Without realizing it, you could throw a new team member into the job with no idea of standard operating procedures or who to go to with questions. That’s a surefire way to block their success and keep them from doing things the way you want them done.Solution: Retool your onboarding and training process to make sure new hires have the equipment, supplies and training they need to do their jobs well.

Related article: How to Create an Onboarding Plan Your New Employees Will Love

Lack of Role Clarity and Clear Expectations

The priorities that make total sense to you might be clear as mud to someone else. Or maybe you’ve tagged 25 functions within their role as urgent and important. Then none of them lands on top—and nothing gets focused on well. The result: Team members spin in circles, waste valuable time, and fail to gain traction.Solution: Help team members create Key Results Areas as a clear road map for what winning looks like in their role.

Related article: How to Create Role Clarity Using Key Results Areas

Free KRA Template

Want an easy way to create KRAs for your team members? Grab our free template, plus get a couple examples of completed KRAs for reference.

Get the Free Template

Lack of Consistent Communication

What’s the only way you and your team members can really know what’s going on in everyone’s minds? By telling each other. Yet most of us fail to prioritize regular, meaningful times to share, listen, instruct, give feedback and solve problems.

Solution: Set up regular communication rhythms through one-on-one meetings and a weekly team member report. (Hint: Consistent communication allows you to address a team member’s underperformance issues when they’re small and easier to solve. That’s much less scary than an out-of-the-blue “we need to talk” moment.)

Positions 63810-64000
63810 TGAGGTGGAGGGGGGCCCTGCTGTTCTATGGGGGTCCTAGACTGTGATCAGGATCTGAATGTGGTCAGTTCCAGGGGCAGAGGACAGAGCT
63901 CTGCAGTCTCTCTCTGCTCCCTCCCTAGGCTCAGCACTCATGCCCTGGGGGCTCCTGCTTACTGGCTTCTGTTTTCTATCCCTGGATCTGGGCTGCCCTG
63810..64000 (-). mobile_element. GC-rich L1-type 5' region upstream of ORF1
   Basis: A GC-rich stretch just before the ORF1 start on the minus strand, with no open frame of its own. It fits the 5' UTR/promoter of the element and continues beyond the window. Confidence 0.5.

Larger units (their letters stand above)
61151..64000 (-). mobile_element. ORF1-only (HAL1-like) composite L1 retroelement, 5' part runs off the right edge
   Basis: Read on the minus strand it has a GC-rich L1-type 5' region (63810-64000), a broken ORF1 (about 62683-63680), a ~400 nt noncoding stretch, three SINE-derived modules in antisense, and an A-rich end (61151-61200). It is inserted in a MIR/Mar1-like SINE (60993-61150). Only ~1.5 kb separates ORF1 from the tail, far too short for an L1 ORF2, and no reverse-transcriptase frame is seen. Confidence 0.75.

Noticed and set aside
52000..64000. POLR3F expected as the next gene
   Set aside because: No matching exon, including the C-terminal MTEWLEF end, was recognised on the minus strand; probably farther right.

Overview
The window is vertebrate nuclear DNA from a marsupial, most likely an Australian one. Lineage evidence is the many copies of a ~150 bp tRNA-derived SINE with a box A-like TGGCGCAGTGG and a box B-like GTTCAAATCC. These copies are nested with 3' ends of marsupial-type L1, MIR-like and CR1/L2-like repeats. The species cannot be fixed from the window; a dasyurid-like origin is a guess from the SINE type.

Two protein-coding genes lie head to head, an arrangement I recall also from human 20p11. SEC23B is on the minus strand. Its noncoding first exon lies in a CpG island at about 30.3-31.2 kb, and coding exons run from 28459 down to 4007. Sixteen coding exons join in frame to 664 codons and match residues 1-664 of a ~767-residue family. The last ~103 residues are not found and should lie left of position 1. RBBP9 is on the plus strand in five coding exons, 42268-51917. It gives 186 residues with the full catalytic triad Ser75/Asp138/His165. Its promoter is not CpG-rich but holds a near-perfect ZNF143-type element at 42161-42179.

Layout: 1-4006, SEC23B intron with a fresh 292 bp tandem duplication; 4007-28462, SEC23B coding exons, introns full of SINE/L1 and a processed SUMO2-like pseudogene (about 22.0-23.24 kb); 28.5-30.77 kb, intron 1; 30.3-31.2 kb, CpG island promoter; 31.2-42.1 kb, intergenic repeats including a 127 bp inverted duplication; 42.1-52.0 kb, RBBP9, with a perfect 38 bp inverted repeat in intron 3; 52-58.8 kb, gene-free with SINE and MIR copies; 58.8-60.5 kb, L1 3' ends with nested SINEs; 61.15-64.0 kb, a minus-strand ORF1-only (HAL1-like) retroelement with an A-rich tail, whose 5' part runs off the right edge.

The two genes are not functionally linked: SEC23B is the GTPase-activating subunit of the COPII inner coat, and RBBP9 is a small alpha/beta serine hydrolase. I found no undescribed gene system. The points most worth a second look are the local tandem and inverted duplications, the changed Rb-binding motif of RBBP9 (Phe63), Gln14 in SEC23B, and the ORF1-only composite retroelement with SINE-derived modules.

Related article: How to Communicate Effectively

Temporary Personal Issues

Scary doctor’s reports, bad breakups, and other hard life events happen. And they can throw off productivity.Solution: Use one-on-one meetings and team member weekly reports to stay on top of what’s happening with your team. The sooner you know about a personal issue, the better you can support your team member and help them manage their work while they deal with it.  

Related article: Top Weekly Reports and the One You Can’t Live Without

Wrong Seat, Right Bus

Ever put an introvert in a people-heavy role or a creative in a numbers-heavy role? You might have a talented, excellent team member who’s simply not working in their sweet spot (aka they’re trying to fill a role that drains them).Solution: Learn where their strengths lie, and then move the team member to a new position that fires them up. It’s a win-win for you both. You get an employee who is performing well in their new role, and your employee gets to do work they love.

Wrong Seat and Wrong Bus

Sometimes you simply hire the wrong person. Then what? As psychologist and bestselling author Henry Cloud put it, “You have to bring an ending to something when you’ve lost hope.”